Training aimed at specific groupsTraining in specific safety-related tasksIntended to educate employees on safe working practices in order to influence their behaviorsMost of these programs emphasize the development of both declarative knowledge and procedural knowledgeInterpersonal skills trainingVast majority of training expenditures in organizations are targeted toward some form of interpersonal skills training (e.g. leadership, communication, teamwork, feedback, and active listening)Such interpersonal and intrapersonal “soft skills” allow people to make better use of the technical skills required for their work
Interpersonal skills training is more frequently rooted in a theoretical modelThe task of training is to teach individuals the principles of the model and allow them to develop and practice the skills advocatedCameron and Whetten (1995) have suggested that this form of training is based on four essential elements1.Trainees are presented with the behavioral principles that are to be learned2.The behavioral principles are modeled (most frequently using role plays or videos) so that trainees can see the principles in action3.Trainees are given the opportunity to practice the principles (most typically through role plays and exercises)4.Trainees are given feedback on their performanceLeadership trainingA form of interpersonal skills trainingTypically involve training in the form of workshops, participation in coaching, or combinations of both approachesAviolo et al. reported evidence that leadership interventions do in fact workData supported a slightly stronger effect for developmental, as opposed to training, activities but overall resulted in the conclusion that leadership development was an effective interventionCoachingNot the same as trainingWidely used method of employee developmentExecutive coaching in particular had been widely implemented in both the public and private sector and has become one of the fastest-growing executive development options within global companiesOne primary dimension along which coaching interventions differ is whether the coach isexternal to the organization or part of the same organization as the executive being developedKilburg defines executive coaching as:“a helping relationship formed between a client who has managerial authority and responsibility in an organization and a consultant who uses a wide variety of behavioral techniques and methods to help the client achieve a mutually identified set of goals to improve his or her professional performance and personal satisfaction and, consequently, to improve the effectiveness of the client’s organization”Several advantages to external coaching1.does not require the use of in-house resources or additional employees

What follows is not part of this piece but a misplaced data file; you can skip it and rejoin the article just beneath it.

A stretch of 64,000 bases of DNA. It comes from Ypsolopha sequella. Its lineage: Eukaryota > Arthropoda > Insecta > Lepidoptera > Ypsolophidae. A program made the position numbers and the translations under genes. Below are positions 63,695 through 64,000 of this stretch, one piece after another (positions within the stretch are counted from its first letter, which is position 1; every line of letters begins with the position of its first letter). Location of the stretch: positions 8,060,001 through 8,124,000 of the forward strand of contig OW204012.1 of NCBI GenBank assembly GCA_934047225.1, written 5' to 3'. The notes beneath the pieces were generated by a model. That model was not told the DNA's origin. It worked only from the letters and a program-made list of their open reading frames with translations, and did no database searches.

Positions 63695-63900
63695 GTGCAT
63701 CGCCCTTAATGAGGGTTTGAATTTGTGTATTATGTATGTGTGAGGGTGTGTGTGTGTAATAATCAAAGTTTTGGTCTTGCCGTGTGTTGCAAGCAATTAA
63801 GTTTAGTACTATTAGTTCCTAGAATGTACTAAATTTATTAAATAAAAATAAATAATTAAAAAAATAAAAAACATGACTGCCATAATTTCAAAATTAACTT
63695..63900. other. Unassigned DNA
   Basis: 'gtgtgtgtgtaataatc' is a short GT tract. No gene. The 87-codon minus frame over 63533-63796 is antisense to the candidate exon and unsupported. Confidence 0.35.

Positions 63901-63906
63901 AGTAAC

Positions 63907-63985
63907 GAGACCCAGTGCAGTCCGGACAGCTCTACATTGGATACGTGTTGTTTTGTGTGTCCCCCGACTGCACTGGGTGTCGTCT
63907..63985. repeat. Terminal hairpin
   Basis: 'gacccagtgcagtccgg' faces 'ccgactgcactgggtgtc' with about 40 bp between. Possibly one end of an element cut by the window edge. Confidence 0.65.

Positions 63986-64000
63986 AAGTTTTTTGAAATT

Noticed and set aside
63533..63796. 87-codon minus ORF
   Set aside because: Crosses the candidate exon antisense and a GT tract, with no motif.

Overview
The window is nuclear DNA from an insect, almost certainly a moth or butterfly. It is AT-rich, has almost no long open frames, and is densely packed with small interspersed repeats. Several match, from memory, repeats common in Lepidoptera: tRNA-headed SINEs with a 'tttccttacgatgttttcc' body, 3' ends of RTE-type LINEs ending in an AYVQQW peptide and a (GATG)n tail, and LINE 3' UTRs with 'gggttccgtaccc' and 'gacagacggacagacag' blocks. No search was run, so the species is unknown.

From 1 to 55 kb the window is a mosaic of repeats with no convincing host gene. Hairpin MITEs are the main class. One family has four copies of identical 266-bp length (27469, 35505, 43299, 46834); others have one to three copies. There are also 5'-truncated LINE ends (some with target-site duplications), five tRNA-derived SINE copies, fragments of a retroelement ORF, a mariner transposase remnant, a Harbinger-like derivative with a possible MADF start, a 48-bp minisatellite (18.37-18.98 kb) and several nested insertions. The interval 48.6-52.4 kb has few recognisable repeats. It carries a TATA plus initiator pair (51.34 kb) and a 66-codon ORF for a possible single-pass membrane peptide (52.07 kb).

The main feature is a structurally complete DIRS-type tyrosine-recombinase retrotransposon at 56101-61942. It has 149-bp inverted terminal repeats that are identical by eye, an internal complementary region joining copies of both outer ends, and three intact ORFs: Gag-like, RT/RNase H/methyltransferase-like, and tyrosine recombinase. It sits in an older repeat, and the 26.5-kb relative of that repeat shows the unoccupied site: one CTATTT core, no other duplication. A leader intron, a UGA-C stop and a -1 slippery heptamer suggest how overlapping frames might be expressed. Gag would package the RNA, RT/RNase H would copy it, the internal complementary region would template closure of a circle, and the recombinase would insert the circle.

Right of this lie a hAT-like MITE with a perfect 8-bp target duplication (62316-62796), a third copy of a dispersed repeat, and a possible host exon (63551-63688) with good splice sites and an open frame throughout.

2.external coaches are perceived by executives as being highly credible and objective due to their extensive experience and credentials3.